Personal Insolvency fall to lowest level since Q3 2020

28 July 2023
The number of individuals entering a personal insolvency procedure has dropped to its lowest quarterly level since Q3 2020. This is heavily fuelled by a reduction in IVA registrations in the quarter.

The seasonally adjusted figures, released today by the Insolvency Service, reveal that there were 26,390 individuals entering either bankruptcy (1,826) a debt relief order or DRO (7,106) or an individual voluntary arrangement or IVA (17,458) in Q2 2023. 

IVA numbers were down 12% on the previous quarter and dropped 22% when compared to the same quarter in 2022. For the second quarter running, DRO numbers broke the 7,000 barrier, increasing 1% in the period and by 23% when compared to the same quarter in 2022.

Interestingly however, bankruptcy numbers rose for the second successive quarter and recorded the highest number since Q4 2021.

Andy Nalliah, personal insolvency partner at RSM UK said: ‘IVA registrations have dropped significantly when compared against both the previous quarter and the same quarter last year. This could suggest the pandemic trend of higher-than-normal IVA registrations is now slowing. Furthermore, despite a recent slowdown in inflation, energy prices and the cost of groceries, the drop in IVAs could reflect the debtor’s lack of confidence in their own ability to service the financial commitments associated with an IVA.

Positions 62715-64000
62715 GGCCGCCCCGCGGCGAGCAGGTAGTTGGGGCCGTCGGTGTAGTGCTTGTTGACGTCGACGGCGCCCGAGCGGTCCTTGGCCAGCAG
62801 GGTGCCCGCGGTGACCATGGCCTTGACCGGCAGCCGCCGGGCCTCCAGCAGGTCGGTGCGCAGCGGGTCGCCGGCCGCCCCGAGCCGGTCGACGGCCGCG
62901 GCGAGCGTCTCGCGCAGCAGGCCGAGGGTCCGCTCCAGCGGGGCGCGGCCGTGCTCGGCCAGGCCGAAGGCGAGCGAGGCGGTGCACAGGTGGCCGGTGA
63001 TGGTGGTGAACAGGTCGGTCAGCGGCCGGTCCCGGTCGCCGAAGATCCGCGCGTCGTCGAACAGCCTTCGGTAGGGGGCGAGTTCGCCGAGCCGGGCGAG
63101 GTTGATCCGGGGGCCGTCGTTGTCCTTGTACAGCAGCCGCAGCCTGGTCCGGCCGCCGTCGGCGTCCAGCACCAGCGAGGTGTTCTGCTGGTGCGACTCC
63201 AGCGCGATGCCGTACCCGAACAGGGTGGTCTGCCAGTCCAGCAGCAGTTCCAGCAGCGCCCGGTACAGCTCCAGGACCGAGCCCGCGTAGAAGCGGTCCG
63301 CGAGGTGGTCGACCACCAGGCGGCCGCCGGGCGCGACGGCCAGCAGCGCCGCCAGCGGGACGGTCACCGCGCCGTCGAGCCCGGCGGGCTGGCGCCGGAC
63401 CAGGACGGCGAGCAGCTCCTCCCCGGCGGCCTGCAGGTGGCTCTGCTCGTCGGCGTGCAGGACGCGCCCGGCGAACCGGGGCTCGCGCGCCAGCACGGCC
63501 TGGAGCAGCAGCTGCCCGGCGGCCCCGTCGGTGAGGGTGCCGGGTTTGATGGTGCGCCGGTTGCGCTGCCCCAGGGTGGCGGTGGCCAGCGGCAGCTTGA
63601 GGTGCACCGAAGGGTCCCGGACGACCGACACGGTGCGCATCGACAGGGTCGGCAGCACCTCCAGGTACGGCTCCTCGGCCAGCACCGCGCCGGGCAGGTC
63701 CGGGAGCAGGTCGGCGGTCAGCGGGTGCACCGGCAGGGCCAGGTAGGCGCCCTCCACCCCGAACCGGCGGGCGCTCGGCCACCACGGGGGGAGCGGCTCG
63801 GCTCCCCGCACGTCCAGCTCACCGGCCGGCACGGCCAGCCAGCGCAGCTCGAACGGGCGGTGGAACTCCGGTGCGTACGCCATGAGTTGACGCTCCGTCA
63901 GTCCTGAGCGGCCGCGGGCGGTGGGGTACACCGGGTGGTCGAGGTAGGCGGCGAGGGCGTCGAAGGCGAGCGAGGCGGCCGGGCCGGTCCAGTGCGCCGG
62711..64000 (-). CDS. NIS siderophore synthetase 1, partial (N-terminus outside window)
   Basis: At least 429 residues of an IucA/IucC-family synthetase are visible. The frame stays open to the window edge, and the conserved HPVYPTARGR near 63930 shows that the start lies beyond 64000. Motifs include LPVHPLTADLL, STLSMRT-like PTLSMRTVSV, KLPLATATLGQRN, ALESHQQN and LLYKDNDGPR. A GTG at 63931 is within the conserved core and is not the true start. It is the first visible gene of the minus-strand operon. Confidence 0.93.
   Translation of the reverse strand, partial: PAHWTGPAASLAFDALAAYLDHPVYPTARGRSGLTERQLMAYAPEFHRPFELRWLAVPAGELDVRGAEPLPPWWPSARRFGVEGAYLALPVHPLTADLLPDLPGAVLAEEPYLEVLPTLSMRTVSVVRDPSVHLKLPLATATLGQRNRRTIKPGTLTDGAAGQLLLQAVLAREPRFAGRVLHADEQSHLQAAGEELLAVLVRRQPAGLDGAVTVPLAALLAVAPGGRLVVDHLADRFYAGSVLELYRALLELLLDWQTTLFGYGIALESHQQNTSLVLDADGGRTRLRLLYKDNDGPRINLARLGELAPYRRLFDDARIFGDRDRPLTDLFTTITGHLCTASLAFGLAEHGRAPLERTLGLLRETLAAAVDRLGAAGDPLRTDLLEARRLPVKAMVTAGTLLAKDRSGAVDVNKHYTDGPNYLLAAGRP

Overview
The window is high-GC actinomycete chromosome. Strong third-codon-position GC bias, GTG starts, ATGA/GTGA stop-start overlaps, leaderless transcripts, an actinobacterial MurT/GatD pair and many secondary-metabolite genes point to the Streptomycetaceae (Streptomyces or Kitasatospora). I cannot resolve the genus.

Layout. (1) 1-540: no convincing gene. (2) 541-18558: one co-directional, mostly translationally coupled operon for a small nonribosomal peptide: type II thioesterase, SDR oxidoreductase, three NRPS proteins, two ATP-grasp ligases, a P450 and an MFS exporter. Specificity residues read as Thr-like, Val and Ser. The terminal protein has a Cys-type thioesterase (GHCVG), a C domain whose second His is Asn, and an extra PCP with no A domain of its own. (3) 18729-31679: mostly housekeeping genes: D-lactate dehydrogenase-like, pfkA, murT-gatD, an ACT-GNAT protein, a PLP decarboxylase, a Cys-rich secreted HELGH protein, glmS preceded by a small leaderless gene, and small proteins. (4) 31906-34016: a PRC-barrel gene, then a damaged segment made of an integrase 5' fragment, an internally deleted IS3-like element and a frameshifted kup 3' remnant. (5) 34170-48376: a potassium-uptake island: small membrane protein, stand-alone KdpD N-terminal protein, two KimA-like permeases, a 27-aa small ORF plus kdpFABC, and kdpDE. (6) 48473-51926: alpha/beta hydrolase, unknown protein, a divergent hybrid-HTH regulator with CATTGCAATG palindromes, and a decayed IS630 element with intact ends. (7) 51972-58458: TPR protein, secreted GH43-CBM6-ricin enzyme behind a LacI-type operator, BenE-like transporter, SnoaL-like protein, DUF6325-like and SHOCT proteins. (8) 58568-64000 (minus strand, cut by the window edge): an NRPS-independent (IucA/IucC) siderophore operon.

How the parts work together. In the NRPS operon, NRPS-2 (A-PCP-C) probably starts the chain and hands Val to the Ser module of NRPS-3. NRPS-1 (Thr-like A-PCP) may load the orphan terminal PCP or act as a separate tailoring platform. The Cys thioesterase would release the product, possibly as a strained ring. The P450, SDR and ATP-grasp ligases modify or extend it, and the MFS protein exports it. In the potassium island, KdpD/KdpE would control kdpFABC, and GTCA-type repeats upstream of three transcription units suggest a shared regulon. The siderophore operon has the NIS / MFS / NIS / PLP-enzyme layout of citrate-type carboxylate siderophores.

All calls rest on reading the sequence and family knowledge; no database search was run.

‘Many people will be starting to feel the bite of hiked interest rates as their fixed term mortgages come to an end and this could be a key driver behind the 22% drop in IVAs compared to the same quarter last year.

‘On the flip side, albeit on a lesser scale, bankruptcy numbers have risen by 4% in the quarter and by 11% when compared to the same quarter last year. This is a further sign of creditors acting upon their previously re-evaluated credit and debt recovery strategies.

‘This aligns with the Insolvency Service’s bankruptcy figures for the quarter, which found 19% have arisen because of creditor petitions; up from 18% in the previous quarter and 16% in the same quarter in 2022. Furthermore, the Insolvency Service report that the actual number of creditor petitions in the quarter is up 10% on the previous quarter and 30% on the same quarter last year.

‘Unsurprisingly DRO numbers remain high, and the quarterly number of 7,106 registrations represents a 1% increase on the previous quarter and a huge 23% increase on the same quarter last year. When compared against pre-pandemic numbers, and perhaps more pertinently against DRO numbers prior to the eligibility thresholds being increased in the summer of 2021, it is likely that the increase in DRO registrations is those at the higher end of the criteria. By extension therefore, it is likely many of these DRO registrations are for debtors who would otherwise have become bankrupt; perhaps explaining in part the lower levels of bankruptcy numbers.’